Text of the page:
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#summermix

By | Soil Health Resource Guide

Late spring and early summer plantings are commonly utilized as a forage source for livestock when summer heat begins to reduce cool season grass forage production. These mixes can also be used on prevented planting acres to add biological diversity, suppress weeds, produce nitro-gen, and cycle nutrients during the prevented…

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#springmix

By | Soil Health Resource Guide

Spring plantings are commonly utilized to jump-start soil biology after a long cold winter. These cover mixes are used to “prime” the soil biology ahead of a later spring planted crop. Spring mixes are also used in the western Great Plains as a “fallow replacement”, where a living cover provides…

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#forbs

By | Soil Health Resource Guide

Jump to Article: Ley farming (including perennial pasture in the crop rotation) Ley Farming: The Fast Track to Soil Improvement Forbs the Forgotten Third Component of Pastures Ley Farming (including perennial pasture in the crop rotation) By Dale Strickler One of the main purposes people have for planting cover crops…

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#fasttrack

By | Soil Health Resource Guide

Ley Farming: the fast track to soil improvement by Dale Strickler Just a few years ago, the idea of cover crops seemed rather radical to many folks. Planting a crop for the primary purpose of soil improvement was considered a waste of money by most people in agriculture. Over time,…

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#ryevsryegrass

By | Grass, Soil Health Resource Guide

Rye vs. Ryegrass Many people, understandably, are confused by the difference between rye and ryegrass. These two plants, despite the similarity in names, are not closely related and do not behave alike. Rye (Secale cereal) is a cereal grain, closely related to wheat, with which it can be crossed to…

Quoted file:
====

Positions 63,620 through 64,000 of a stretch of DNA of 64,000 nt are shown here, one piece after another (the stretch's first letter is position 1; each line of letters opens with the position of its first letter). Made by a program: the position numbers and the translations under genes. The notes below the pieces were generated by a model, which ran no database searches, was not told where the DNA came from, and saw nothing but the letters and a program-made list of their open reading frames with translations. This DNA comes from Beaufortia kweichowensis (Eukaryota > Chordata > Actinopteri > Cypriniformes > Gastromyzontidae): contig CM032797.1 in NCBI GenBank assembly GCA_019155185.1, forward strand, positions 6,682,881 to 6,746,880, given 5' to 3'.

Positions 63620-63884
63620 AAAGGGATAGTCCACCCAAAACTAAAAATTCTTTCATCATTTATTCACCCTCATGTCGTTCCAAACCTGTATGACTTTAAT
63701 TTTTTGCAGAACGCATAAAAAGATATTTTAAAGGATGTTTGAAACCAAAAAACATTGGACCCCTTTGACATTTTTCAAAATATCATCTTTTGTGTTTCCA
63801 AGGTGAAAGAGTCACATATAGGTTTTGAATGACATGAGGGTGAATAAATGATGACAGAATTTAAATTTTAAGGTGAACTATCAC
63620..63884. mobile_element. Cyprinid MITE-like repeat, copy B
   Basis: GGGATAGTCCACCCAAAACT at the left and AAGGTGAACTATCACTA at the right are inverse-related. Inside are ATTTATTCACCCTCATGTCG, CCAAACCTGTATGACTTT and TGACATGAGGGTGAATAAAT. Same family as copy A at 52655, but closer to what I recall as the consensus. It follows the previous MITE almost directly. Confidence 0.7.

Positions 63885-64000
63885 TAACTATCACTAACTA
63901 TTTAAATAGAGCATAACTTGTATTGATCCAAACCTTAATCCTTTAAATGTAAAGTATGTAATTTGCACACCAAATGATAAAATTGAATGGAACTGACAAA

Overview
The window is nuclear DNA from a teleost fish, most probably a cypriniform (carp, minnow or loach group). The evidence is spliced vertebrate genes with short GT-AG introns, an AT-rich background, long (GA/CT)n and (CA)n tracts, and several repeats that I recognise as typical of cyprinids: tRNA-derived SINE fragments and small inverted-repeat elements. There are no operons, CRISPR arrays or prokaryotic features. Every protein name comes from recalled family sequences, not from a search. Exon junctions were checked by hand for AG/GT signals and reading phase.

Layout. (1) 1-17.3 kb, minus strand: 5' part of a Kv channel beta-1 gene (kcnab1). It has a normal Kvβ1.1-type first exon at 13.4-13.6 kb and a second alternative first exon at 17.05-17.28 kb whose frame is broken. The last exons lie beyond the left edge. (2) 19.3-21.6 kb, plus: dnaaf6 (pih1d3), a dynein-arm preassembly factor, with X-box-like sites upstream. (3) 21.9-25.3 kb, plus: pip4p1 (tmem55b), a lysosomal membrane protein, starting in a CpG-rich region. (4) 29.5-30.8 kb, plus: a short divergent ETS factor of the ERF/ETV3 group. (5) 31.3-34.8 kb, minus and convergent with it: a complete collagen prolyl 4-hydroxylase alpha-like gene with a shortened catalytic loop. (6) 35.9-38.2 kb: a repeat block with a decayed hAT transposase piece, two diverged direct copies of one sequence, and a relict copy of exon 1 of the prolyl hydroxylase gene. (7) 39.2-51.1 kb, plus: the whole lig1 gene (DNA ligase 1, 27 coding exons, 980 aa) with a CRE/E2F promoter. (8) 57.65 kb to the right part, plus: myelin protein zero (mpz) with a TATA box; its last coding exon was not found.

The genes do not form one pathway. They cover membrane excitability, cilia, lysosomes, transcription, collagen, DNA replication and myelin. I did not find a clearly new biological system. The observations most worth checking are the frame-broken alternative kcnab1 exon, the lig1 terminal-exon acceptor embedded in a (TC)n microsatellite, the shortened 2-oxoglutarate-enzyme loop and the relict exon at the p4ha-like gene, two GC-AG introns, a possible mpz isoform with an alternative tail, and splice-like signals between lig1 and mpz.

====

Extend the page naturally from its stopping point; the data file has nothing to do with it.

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#millet

By | Grass, Soil Health Resource Guide

Millets are a diverse group of summer annual grasses that fit a variety of needs. Pearl millet (Genus Pennisetum) has the highest yield potential among millets because of its hybrid heterosis. Because millets have no prussic acid potential, hybrid pearl millet is preferred for grazing under conditions in which prussic…

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#sorghum

By | Grass, Soil Health Resource Guide

What is your best sorghum forage variety? By Dale Strickler Over most of my career, I actually did not get this question. I was usually asked, “What is the cheapest sorghum you carry?”. I am glad we are to the point where most people realize the cheapest product on the…

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#insects

By | Soil Health Resource Guide

Diversity and Pest Management by Jonathan Lundgren, Ph.D Humans have been battling against bugs for millennia and history has shown that insects have killed more humans than bullets or bombs through disease transmission. But not all insects are pests — for every harmful insect there are 1700 beneficial or neutral…

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#milpa

By | Soil Health Resource Guide

Milpa Gardens serving the local Communities The Milpa system is a traditional intercropping system used throughout Mesoamerica that was originally designed by the Mayans. Traditionally, Milpa gardens still use the “three sister” concept with Maize, squash, and beans, but they also add much more species for diversity into the system!…

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#wildlife

By | Soil Health Resource Guide

God’s creation is extremely diverse and there are no monoculture plant communities in natural settings, so why should wildlife food plots be any different? Whether you’re targeting a specific wildlife species for hunting or merely supplying a wildlife sanctuary, it’s all about creating a balanced oasis. Wildlife will thrive and…

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